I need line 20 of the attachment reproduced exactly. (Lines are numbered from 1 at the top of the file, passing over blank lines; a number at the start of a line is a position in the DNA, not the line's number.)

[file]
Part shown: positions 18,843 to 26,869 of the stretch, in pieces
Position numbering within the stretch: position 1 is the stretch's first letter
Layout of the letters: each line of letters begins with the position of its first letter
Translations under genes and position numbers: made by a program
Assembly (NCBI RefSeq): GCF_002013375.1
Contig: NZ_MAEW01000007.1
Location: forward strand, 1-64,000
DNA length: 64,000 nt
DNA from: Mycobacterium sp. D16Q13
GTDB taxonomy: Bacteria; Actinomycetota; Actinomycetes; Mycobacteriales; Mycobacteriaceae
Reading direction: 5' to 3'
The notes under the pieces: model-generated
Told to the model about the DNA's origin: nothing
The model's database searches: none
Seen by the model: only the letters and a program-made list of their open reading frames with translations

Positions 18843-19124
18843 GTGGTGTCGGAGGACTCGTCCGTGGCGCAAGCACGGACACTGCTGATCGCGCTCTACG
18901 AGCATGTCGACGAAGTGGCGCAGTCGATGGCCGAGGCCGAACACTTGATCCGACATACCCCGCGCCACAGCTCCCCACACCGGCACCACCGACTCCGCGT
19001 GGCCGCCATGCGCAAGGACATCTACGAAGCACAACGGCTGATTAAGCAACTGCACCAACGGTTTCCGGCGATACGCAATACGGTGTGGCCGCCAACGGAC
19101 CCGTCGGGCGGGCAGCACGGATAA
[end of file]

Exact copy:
19101 CCGTCGGGCGGGCAGCACGGATAA